Ad Board/Speaker/Consultant: AbbVie
Speaker: Takeda

Kian Keyashian, MD, has disclosed no relevant financial relationships.

David T. Rubin, MD, has disclosed the following relevant financial relationships:
Consultant: AbbVie, Emmi, Ironwood, Janssen, Prometheus Pharmaceuticals, Santarus/Salix, Takeda, Telsar Pharmaceuticals, UCB Pharma, Vertex Pharmaceuticals
Grant support: AbbVie, Elan Pharmaceuticals, Prometheus Pharmaceuticals, Shire, Warner Chilcott
Cofounder: Cornerstones Health, Inc.

University of Chicago Pritzker School of Medicine
The employees of the University of Chicago Pritzker School of Medicine have disclosed no relevant financial relationships.

Thomas Finnegan, PhD, Medical Director, has disclosed no relevant financial relationships.
Lauren Showers, Project Manager, has disclosed no relevant financial relationships.
Jonathan S. Simmons, ELS, Senior Managing Editor, has disclosed no relevant financial relationships.
Karen Smith, Creative Director, has disclosed no relevant financial relationships.

Unapproved Product Use

This educational activity may contain discussion of published and/or investigational uses of agents that are not indicated by the US Food and Drug Administration. RedMedEd, the University of Chicago Pritzker School of Medicine, Janssen, and Takeda do not recommend the use of any agent outside the labeled indications.

Generic Name Trade Name Approved Use (if any) Unapproved/
Investigational Use
Allopurinol Aloprim, Zyloprim Indicated for the management of patients with signs and symptoms of primary or secondary gout; management of patients with leukemia, lymphoma, and malignancies who are receiving cancer therapy that causes elevations of serum and urinary uric acid levels; management of patients with recurrent calcium oxalate calculi whose daily uric acid excretion exceeds 800 mg/day (male patients) and 750 mg/day (female patients) Adjunctive therapy in patients with UC
Azathioprine Azasan Indicated as an adjunct for the prevention of rejection in renal homotransplantations; treatment of active rheumatoid arthritis to reduce signs and symptoms Maintenance therapy for UC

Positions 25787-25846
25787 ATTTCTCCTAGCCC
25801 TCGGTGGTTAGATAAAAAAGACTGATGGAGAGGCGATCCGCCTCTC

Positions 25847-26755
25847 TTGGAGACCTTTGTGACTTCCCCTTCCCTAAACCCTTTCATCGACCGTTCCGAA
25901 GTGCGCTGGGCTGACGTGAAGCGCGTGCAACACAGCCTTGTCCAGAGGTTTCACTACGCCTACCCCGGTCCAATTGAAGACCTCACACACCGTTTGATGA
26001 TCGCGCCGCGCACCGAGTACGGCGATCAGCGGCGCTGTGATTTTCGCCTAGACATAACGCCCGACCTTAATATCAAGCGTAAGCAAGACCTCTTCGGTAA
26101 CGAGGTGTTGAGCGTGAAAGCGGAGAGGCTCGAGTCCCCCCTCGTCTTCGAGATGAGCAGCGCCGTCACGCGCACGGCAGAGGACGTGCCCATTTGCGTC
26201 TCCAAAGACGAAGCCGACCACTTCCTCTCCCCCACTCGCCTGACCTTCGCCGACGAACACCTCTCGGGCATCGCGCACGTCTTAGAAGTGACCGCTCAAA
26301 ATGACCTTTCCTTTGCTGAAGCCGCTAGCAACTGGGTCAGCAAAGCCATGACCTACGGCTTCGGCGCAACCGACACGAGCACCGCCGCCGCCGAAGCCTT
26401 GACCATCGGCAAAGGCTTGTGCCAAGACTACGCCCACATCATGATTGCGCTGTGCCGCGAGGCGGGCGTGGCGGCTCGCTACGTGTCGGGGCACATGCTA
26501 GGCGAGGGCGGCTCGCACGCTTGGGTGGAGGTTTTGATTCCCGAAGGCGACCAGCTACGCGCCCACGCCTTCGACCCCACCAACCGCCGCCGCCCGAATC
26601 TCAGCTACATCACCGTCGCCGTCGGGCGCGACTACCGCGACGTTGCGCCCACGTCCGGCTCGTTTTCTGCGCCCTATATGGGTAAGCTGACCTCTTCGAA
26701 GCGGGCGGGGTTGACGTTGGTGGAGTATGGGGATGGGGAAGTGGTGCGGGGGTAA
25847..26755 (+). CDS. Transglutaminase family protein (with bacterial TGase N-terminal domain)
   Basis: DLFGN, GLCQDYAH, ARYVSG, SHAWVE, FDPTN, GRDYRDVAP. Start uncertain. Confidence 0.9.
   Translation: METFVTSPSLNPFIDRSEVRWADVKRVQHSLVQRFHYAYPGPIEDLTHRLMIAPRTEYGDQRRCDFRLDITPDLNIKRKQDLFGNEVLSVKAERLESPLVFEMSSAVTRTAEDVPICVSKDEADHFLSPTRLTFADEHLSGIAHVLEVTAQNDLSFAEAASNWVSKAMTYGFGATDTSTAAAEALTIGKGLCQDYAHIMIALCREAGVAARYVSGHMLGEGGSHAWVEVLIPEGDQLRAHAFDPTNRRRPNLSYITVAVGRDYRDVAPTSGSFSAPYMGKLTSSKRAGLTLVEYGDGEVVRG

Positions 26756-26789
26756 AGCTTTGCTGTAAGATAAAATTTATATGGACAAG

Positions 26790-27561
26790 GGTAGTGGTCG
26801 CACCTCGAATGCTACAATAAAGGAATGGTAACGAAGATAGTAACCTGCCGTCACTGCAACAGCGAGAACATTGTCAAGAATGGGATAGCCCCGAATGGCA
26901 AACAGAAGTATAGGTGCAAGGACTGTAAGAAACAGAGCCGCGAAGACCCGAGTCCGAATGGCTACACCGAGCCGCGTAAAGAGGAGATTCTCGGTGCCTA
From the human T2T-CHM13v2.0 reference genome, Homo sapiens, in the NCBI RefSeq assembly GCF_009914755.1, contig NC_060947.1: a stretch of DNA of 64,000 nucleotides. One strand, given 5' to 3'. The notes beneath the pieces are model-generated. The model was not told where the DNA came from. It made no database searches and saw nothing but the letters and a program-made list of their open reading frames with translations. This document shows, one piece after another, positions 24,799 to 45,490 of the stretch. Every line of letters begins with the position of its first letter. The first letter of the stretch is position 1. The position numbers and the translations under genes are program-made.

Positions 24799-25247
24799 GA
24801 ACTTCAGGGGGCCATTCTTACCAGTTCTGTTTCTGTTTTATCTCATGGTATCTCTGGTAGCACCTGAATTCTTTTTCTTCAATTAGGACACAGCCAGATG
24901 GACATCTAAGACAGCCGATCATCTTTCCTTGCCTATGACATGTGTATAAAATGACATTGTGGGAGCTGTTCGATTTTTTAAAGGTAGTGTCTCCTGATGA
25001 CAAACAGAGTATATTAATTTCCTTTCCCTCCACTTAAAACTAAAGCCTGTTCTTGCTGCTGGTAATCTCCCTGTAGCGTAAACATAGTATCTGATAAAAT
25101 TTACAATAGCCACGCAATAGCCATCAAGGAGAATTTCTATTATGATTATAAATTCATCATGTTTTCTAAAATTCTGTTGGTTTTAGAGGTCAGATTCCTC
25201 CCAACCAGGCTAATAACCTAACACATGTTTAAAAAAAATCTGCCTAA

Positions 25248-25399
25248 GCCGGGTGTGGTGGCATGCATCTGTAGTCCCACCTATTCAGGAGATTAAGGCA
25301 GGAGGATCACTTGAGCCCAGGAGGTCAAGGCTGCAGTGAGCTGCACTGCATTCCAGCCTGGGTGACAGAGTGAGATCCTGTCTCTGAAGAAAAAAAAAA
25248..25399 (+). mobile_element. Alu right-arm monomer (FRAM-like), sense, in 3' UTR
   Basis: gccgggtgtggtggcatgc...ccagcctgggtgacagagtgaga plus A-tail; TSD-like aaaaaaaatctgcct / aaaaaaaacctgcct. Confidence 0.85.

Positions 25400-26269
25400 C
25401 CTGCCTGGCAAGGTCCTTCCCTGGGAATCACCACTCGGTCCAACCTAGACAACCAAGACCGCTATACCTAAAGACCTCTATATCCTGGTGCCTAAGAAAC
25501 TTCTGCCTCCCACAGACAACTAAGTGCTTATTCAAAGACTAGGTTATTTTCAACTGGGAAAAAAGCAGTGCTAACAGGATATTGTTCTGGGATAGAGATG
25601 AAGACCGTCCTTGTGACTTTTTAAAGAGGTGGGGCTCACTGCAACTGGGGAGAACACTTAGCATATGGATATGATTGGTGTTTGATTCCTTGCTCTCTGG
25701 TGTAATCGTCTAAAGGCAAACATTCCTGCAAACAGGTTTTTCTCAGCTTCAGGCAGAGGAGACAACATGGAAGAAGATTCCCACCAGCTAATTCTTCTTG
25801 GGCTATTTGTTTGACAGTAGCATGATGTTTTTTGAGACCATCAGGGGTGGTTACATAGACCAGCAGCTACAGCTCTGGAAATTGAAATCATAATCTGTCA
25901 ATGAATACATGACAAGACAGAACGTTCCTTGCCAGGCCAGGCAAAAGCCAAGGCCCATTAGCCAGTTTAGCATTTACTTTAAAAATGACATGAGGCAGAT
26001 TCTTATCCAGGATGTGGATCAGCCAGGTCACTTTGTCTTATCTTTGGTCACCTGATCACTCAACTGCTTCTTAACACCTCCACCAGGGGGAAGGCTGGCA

Mercaptopurine Purinethol Indicated for maintenance therapy of acute lymphatic (lymphocytic, lymphoblastic) leukemia as part of a combination regimen Maintenance therapy for UC


The information presented in this activity is for continuing medical education purposes only and is not meant to substitute for the independent medical judgment of a physician regarding diagnosis and treatment of a specific patient’s medical condition.

The opinions expressed in this educational activity are those of the faculty and do not necessarily represent the views of RedMedEd, the University of Chicago Pritzker School of Medicine, Janssen, or Takeda. Please refer to the official prescribing information for each product for discussion of approved indications, contraindications, and warnings.

Method of Participation

There are no fees to participate in the activity. Participants must review all activity information, including the learning objectives, disclosure statements, and content. To receive CME credit for participation, participants must complete the posttest (achieving a grade of 80% or greater) and program evaluation. Certificates can be printed immediately.

Hardware/Software Requirements

  • Apple iPad or iPad mini (iOS 7 or higher) with an Internet connection
  • A computer with an Internet connection
    • Internet browser: Google Chrome, Internet Explorer 9 or higher, Firefox 26 or higher, or Safari 5 or higher
    • Additional software: Adobe Flash Player and/or an HTML 5-capable browser is required for video or audio playback; Adobe Acrobat Reader may occasionally be required